Macro or Sector Level Accounting
The U.S. statistical agencies do not currently produce a measure of education sector productivity, although some components of such a measure are available. The Bureau of Economic Analysis (BEA) produces several nominal and real higher education consumption measures. The National and Income and Product Accounts (from which the nation’s gross domestic product statistics are estimated) include real and nominal measures for education personal consumption expenditures (PCE) and for education consumption expenditures aross all government levels. The PCE tables include expenditures for books, higher education school lunches, and two other expenditure categories: (1) nonprofit private higher education services to households and (2) proprietary and public education. The nominal value of these two components is deflated by the BLS CPI-U college tuition and fees price index to produce an inflation-adjusted measure. The nominal value for gross output of nonprofit private higher education services to households is deflated by an input cost-based measure, which is a fixed weight index. This input cost-based deflator is constructed from BLS Quarterly Census of Employment and Wages, PPI, and CPI data. Although BEA measures the nominal value of education national income components such as wages and salaries and gross operating surplus (profits, rents, net interest, etc.), it does not produce real measures of these education input income components. Accordingly, BEA data would have to be supplemented with other data to create a measure of education productivity.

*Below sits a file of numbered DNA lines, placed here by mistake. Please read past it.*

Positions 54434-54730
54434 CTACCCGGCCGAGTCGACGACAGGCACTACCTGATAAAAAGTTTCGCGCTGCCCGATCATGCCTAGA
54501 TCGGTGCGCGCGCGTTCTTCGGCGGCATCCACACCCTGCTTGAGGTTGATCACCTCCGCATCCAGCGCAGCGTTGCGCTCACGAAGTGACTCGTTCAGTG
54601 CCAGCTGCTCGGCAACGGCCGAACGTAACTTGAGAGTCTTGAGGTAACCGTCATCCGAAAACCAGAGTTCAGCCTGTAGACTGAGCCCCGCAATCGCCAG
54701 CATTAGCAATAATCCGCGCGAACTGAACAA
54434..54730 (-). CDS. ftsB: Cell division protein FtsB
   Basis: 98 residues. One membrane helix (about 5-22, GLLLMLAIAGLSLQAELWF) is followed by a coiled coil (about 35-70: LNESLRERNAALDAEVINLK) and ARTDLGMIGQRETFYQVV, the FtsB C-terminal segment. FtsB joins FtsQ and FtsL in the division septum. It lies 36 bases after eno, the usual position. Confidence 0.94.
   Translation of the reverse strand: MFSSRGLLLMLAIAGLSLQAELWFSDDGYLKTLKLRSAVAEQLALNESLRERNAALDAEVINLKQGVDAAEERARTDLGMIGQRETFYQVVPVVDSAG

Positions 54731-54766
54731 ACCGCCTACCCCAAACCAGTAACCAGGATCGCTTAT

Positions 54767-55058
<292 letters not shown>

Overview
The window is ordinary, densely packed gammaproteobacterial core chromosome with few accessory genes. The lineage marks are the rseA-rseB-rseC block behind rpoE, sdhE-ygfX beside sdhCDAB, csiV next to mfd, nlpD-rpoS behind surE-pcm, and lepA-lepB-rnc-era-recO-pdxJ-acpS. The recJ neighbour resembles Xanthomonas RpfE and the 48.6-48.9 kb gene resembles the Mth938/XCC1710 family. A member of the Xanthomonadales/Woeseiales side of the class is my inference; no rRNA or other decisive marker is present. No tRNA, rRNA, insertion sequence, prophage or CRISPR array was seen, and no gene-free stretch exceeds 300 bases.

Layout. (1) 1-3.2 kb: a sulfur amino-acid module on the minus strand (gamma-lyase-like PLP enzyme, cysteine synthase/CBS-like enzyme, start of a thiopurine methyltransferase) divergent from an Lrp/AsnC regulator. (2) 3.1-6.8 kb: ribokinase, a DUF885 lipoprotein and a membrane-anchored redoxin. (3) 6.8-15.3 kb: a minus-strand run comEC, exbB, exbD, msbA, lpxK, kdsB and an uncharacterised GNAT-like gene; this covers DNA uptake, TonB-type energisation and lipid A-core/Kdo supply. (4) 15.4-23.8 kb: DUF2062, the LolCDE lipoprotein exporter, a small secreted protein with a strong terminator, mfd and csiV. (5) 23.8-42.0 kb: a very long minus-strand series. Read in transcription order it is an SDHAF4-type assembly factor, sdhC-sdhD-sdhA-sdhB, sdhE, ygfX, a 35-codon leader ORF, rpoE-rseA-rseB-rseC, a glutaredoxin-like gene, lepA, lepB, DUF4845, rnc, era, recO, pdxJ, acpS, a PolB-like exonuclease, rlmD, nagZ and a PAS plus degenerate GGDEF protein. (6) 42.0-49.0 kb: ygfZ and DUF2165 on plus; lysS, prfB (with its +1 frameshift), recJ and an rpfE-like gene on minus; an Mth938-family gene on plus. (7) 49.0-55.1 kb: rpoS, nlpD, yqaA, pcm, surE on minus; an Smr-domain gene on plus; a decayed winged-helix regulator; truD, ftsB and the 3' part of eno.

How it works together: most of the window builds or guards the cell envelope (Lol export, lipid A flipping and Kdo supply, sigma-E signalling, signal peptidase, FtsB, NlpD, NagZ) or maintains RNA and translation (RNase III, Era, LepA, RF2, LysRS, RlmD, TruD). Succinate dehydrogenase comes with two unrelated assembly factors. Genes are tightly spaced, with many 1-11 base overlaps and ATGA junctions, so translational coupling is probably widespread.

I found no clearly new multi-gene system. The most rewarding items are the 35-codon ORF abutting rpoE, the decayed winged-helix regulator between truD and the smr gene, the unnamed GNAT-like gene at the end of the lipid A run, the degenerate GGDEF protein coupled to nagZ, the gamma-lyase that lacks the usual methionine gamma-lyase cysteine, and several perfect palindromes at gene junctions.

Beyond the United States, a mandate from Eurostat motivated European Union members and others to undertake research on how to measure education output and inputs. In the United States, most of this kind of research has focused on elementary and secondary education. In the United Kingdom, debate about how to measure government output, including education, resulted in the formation of the Atkinson Commission. However, though there have been calls to do so, no consensus has been reached about how to measure the real output of education independently from inputs.
A different approach to understanding higher education productivity would be to look at more indirect measures. One possibility is to use information such as that slated to be released in 2013 by the Programme for the International Assessment of Adult Competencies (PIAAC) of the OECD. PIAAC will assess adults’ literacy and numeracy skills and their ability to solve problems in technology-rich environments. It will also collect a broad range of information from the adults taking the survey, including how their skills are used at work and in other contexts such as in the home and the community. Ideally, in addition to educational attainment, information on college major, previous work experience, and the dates and types of higher education institutions attended is desired to estimate higher education productivity based on PIAAC-collected data. Accordingly, PIAAC and other skill-based surveys might be a better indicator of human capital, rather than higher education output or productivity.